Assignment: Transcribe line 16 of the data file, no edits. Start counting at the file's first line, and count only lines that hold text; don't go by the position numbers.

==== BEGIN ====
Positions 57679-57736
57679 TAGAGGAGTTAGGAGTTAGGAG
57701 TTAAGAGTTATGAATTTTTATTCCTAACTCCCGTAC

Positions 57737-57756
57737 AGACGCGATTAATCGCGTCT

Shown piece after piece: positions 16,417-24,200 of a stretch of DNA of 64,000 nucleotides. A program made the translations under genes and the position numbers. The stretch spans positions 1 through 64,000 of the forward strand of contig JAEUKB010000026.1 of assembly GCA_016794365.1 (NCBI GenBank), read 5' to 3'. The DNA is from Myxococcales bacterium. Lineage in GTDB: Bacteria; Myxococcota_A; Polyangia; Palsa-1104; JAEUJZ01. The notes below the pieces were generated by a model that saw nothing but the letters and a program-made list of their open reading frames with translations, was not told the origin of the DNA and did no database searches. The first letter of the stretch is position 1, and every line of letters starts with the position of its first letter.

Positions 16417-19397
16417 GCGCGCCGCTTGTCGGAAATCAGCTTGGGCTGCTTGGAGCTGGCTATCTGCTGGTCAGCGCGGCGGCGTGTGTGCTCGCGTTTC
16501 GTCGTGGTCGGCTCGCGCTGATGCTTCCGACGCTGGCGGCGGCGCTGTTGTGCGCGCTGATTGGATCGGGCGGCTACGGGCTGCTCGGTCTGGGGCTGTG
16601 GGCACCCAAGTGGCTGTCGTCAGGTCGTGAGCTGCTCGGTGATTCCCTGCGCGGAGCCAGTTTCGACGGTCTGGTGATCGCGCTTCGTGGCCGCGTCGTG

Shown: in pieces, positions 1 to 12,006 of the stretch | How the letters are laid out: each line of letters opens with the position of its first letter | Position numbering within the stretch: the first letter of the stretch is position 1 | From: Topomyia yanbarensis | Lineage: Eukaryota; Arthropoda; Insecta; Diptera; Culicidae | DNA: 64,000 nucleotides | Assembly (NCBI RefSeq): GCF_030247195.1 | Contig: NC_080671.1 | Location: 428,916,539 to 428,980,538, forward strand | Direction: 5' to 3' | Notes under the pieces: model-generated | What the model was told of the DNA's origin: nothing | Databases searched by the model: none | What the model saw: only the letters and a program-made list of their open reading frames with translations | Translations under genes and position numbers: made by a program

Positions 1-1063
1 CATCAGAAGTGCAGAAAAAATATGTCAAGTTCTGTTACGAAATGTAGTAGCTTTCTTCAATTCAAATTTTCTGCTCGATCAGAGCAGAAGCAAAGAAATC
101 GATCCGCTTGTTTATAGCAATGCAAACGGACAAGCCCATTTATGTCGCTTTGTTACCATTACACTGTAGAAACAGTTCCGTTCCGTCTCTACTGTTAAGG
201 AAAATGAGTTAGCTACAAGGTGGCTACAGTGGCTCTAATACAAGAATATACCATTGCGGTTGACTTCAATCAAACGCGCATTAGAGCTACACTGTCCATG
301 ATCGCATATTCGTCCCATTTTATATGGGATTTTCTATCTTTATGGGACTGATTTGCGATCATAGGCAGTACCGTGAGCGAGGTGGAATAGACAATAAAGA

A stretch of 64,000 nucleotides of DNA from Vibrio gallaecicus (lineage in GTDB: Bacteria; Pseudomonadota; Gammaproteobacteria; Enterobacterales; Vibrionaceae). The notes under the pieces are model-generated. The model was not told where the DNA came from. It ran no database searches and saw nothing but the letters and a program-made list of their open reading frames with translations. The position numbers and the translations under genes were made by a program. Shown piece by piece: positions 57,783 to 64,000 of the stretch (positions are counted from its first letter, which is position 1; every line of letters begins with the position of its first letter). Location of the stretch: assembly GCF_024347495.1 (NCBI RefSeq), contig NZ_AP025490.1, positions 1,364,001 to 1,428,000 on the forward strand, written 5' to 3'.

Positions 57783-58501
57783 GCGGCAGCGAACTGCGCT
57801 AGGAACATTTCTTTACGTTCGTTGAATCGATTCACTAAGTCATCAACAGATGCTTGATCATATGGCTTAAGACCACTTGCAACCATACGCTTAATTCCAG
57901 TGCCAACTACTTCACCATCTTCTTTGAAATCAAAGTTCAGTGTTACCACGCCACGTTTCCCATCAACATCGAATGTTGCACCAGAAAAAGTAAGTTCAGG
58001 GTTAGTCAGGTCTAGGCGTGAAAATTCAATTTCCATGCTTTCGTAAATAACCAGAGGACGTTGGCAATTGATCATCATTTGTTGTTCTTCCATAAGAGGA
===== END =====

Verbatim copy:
301 ATCGCATATTCGTCCCATTTTATATGGGATTTTCTATCTTTATGGGACTGATTTGCGATCATAGGCAGTACCGTGAGCGAGGTGGAATAGACAATAAAGA